However, the rebellious denim of the 50s did return, but in a new form. In the 1990s, angsty teens were fueled by the disdain they held for their parents and their conservative outfits, so much so that they widened their horizons, and seemingly, their pant legs. Slouchy jeans and flannels, commonly known as “grunge,” became the rage of the time, marked by several key players. Another key aspect of “1990s jeans” was the unforgettable rips. While I am personally not a fan of large rips, I am certainly in the minority there, as rappers and a variety of individuals took to destroying the cloth of which jeans are made, as a way of expressing themselves. 


The 1990s were also marked with several key figures. Princess Diana favorably wore jeans throughout her life, further exemplifying jeans blurring the lines between “high class” and what the public thought to be “low class” fashion. Towards the end of the 20th century, the love for Levi’s was finally usurped, with Calvin Klein emerging as a key player in the history of the beloved jean. 


In the early 2000s, naughty (or “y2k” as they are known now) jeans made their way onto the red carpet. And, though jeans were back on the rise, waistlines were on the decline, with the top of the jean barely reaching above the hip bone. The contributors of such a change in denim are widely spread, yet, 7ForallMankind, True Religion, and Diesel splashed our screens and initiated the growth of low-rise jeans on the controversially bare bodies of many young celebrities. However, one cannot dispute that our generation does not have, or rather display, the same amount of adoration that was once held about denim – perhaps yet another horrible product of athleisure, or, more recently, the rise of leather pants. Whatever the reason may be, it is important to remember that jeans have marked each decade in a different way, and not for lack of other clothing options. What was once a worker’s overalls can now be appropriately styled with a blazer for an interview or with a sweater when going out to a nice dinner; these pants have debunked the once “uncrossable” lines between so many demographics, whether that be gender, age, or economic status.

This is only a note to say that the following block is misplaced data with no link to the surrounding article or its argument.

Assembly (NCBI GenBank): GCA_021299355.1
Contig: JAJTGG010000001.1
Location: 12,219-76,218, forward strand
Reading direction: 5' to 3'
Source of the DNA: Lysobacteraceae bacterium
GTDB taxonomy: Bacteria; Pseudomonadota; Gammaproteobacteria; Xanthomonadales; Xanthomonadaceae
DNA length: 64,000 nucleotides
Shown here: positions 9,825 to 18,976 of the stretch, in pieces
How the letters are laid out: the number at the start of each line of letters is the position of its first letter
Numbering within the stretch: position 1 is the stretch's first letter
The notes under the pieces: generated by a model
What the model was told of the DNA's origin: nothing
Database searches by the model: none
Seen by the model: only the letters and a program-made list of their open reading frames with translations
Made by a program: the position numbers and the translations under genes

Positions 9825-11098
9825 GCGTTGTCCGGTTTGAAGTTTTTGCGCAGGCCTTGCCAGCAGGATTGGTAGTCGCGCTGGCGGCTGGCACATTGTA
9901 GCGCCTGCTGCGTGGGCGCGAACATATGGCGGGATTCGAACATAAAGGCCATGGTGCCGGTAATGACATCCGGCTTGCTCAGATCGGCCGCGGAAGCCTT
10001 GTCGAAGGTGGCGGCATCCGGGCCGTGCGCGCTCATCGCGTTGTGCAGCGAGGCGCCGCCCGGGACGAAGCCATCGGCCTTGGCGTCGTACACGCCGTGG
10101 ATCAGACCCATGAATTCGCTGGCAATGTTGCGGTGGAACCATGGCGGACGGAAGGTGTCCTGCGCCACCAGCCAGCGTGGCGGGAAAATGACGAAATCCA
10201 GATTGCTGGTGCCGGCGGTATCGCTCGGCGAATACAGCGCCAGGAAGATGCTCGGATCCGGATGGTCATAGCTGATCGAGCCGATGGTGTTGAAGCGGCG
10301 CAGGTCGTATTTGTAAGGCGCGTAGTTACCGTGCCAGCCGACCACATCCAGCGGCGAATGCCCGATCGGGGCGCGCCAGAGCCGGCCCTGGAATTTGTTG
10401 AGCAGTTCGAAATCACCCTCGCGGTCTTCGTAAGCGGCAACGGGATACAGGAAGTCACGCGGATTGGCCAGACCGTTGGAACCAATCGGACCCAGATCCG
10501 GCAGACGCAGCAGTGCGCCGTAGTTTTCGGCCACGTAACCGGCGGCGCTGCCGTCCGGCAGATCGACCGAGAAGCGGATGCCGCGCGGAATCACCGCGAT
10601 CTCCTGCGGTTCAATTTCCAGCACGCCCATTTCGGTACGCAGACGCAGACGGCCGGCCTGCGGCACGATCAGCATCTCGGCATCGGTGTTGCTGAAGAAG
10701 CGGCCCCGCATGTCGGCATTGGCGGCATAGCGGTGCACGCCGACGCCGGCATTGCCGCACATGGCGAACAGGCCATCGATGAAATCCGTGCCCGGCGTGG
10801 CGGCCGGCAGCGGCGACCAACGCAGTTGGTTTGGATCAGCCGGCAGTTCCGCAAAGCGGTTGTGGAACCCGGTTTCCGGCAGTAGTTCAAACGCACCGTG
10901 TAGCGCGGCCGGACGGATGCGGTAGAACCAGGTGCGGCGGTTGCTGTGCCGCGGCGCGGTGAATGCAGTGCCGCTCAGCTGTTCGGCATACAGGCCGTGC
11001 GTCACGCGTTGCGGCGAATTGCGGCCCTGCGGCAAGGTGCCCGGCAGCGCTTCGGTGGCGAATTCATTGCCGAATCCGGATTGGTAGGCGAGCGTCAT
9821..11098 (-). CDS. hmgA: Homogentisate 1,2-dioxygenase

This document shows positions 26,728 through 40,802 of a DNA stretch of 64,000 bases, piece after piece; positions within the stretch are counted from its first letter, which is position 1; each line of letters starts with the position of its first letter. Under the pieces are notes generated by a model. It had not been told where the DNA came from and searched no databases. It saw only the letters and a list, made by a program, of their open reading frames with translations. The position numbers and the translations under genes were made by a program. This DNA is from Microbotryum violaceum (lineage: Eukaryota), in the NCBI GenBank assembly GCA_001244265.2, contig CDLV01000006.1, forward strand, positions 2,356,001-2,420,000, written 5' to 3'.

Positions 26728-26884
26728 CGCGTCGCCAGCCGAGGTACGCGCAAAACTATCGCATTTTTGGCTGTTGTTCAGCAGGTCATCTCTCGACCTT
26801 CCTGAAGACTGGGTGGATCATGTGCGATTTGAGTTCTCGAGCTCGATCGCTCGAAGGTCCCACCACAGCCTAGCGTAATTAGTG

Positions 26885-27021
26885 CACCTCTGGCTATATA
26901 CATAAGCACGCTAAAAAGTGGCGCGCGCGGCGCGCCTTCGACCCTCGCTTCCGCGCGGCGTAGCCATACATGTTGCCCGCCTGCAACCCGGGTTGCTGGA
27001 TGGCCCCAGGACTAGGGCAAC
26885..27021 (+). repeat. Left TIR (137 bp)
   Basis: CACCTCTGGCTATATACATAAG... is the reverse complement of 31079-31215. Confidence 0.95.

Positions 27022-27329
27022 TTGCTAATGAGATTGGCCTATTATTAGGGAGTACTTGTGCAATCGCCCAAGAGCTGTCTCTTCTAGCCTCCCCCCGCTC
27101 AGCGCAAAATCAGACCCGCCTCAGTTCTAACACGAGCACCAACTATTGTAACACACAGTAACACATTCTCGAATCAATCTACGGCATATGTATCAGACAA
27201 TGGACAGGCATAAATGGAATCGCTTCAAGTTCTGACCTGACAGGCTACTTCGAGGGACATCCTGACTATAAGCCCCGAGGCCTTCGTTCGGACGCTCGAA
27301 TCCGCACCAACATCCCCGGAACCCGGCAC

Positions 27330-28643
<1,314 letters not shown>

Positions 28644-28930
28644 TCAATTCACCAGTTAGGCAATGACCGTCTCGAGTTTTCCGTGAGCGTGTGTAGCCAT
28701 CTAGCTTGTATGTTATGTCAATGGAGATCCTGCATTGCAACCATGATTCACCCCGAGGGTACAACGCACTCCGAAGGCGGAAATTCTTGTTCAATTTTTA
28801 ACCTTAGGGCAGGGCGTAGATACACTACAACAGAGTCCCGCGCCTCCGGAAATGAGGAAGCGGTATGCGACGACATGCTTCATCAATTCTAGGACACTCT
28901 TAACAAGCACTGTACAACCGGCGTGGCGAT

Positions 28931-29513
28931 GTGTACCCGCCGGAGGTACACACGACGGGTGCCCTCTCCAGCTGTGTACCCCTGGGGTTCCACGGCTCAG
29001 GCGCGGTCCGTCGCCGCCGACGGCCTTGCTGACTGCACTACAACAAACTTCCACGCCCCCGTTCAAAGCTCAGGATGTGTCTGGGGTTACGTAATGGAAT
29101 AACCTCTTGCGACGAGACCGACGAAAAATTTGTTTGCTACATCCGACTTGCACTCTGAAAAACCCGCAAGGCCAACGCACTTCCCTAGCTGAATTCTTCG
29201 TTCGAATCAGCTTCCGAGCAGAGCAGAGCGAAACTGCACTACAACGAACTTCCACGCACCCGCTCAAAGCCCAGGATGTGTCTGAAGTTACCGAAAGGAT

While brands such as Agolde are painting jeans with a very hefty price tag, it is important to note that jeans, perhaps more than any other clothing item, are best found thrifted. Thrifting is most certainly a difficult task, yet, with some help from a knowledgeable source (otherwise known as your favorite fashion editor), not entirely out of the question. First, you must assess your body: height, shape, etc, to best see what will compliment your frame. For shorter figures, I always prefer slightly flared-out jeans, one which inherently continues the line of your leg. For taller fashionistas, there is more room to play with stripes alongside the side of your jeans, or baggy jeans if you are trying to draw attention away from those extra inches. The next step when finding the perfect pair of jeans is all about the details: the seam, button, pocket location, and style, or in other words, those little details you tend to skip over. Yet, while you may look them over when shopping, they are surprisingly noticeable to passersby. Embellishments, rips, colors, and patterns are the final step in choosing the perfect jean for you, one that depicts your personality through denim.


Thrifting is a universal win with jeans, which is understandable because these fan-favorite pants have just a little bit of history to them. Always remember, keep walking and your jeans will take you where you want to go. With that being said, stay tuned and stay you.